The first day of a new class can be quite daunting for students. They are about to start learning a new subject, with a new teacher, and are possibly in a classroom full of students that they may not know very well. Overall the experience can be quite overwhelming, but this can also apply to the teacher as well. While the teacher will obviously be familiar with the material they are about to teach, they are now faced with a group of students, which could be quite small or a large lecture hall full, who they aren't familiar with. This can be quite difficult as they don't know how the students will react to their teaching, what sort of learning styles the class might display, or if they are going to encounter anything like behaviour and attitude problems.
As a teacher it's important to make a good first impression during that first class, and make sure that your students are able to connect with you so that you both get as much out of the class as possible. While your first day might be quite nerve-wracking, taking steps to make sure it is a positive experience for you and your students should be a top priority. So when you're making up your lesson plan for that first day, why not consider some of our tips to help you really make a connection with your new class.
Set the Tone
While your students are filing into the classroom for their first day, they may already be trying to suss out what kind of teacher you are going to be. It's important that you give them a clear impression of yourself right from the get-go. If possible, make sure you are in the classroom before any of your students start to arrive. It creates a good impression, but it also shows that if you are likely to be on time for all the classes, you definitely expect them to be punctual as well.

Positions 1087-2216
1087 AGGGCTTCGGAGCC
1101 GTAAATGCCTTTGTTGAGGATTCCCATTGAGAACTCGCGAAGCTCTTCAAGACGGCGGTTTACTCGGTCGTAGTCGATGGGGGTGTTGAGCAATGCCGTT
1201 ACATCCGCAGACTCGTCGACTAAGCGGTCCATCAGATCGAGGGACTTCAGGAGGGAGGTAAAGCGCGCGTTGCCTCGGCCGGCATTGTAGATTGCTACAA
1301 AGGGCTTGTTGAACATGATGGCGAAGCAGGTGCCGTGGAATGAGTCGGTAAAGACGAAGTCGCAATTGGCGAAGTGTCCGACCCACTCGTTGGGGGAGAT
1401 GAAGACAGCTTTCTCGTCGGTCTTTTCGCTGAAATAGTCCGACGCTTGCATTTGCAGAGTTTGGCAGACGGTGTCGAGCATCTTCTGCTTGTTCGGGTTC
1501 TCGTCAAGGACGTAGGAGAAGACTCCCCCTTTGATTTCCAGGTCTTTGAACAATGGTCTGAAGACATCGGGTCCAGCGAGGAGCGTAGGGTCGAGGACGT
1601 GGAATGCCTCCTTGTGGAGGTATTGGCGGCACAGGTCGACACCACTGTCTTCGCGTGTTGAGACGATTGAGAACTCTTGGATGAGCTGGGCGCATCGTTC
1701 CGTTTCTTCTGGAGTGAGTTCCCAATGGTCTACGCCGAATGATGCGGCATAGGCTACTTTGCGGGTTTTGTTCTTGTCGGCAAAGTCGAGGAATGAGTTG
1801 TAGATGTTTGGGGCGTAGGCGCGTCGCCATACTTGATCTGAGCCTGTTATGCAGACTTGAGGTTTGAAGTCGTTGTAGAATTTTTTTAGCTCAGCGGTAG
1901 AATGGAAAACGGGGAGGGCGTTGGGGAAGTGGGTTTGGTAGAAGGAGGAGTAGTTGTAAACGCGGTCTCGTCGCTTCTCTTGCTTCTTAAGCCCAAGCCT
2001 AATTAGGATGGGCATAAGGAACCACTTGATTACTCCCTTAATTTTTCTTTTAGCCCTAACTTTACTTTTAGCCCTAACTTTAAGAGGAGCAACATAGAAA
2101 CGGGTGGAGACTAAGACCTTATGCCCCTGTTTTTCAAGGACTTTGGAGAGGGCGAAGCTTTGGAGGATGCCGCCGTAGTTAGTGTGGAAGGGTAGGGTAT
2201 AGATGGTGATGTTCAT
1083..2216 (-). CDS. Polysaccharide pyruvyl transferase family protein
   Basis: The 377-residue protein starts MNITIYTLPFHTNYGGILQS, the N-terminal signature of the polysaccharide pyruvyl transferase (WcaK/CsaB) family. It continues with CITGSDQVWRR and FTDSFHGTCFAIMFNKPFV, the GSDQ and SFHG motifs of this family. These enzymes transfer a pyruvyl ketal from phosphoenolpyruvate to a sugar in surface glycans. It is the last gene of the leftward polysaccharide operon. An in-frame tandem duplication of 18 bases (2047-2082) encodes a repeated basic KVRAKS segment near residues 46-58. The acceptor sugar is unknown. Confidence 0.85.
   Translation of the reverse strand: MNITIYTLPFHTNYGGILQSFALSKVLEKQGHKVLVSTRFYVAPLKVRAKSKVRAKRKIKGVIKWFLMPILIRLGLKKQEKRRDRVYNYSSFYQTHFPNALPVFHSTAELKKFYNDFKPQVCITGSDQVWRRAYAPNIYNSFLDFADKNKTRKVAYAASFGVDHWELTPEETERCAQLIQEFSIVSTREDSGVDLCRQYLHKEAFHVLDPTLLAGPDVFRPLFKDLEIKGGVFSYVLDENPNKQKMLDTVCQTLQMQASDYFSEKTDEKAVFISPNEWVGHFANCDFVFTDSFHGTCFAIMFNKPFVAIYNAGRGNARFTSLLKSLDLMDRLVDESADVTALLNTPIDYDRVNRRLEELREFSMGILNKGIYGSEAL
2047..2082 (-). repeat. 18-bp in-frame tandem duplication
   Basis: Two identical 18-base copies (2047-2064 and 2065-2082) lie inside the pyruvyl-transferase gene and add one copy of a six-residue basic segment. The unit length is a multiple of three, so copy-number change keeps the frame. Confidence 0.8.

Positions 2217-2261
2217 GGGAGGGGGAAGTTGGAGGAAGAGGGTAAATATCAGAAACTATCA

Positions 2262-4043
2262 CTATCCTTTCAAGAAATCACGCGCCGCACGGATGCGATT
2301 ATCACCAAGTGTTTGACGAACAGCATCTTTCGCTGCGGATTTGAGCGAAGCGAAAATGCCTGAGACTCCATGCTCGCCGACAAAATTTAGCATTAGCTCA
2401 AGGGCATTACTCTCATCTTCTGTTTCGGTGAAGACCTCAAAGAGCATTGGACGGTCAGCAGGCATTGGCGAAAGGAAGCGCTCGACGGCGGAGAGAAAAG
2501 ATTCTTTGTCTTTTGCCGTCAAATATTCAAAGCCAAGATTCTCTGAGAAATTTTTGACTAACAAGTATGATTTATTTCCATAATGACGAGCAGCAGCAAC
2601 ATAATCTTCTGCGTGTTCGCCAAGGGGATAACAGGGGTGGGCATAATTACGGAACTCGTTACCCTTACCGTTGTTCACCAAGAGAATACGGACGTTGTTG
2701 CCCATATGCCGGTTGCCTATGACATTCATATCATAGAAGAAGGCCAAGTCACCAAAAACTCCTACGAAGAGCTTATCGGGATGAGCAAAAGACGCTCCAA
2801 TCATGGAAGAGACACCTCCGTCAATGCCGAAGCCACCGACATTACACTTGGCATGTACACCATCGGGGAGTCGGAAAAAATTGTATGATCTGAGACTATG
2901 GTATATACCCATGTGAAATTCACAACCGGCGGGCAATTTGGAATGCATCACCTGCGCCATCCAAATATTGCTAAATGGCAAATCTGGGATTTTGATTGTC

Similarly, make sure you start the class promptly as well. Any students who turn up late will see that the class has already started, and they have more than likely missed something already. No one wants to have to walk into a class that's already started, as it can be embarrassing, and similarly they won't want to miss out on anything you're teaching which could be important.
Arriving and starting the class promptly can be a great way to encourage your students to turn up on time, without having to have a go at them on the first day about punctuality, as this may give them a negative impression of you. Starting a class by giving people a telling off is never a good way to create a good bond, so simply setting your expectations for the class right from the start will hopefully show your students what to expect. Obviously, if time management becomes a larger or more persistent issue with your class, you'll need to address it.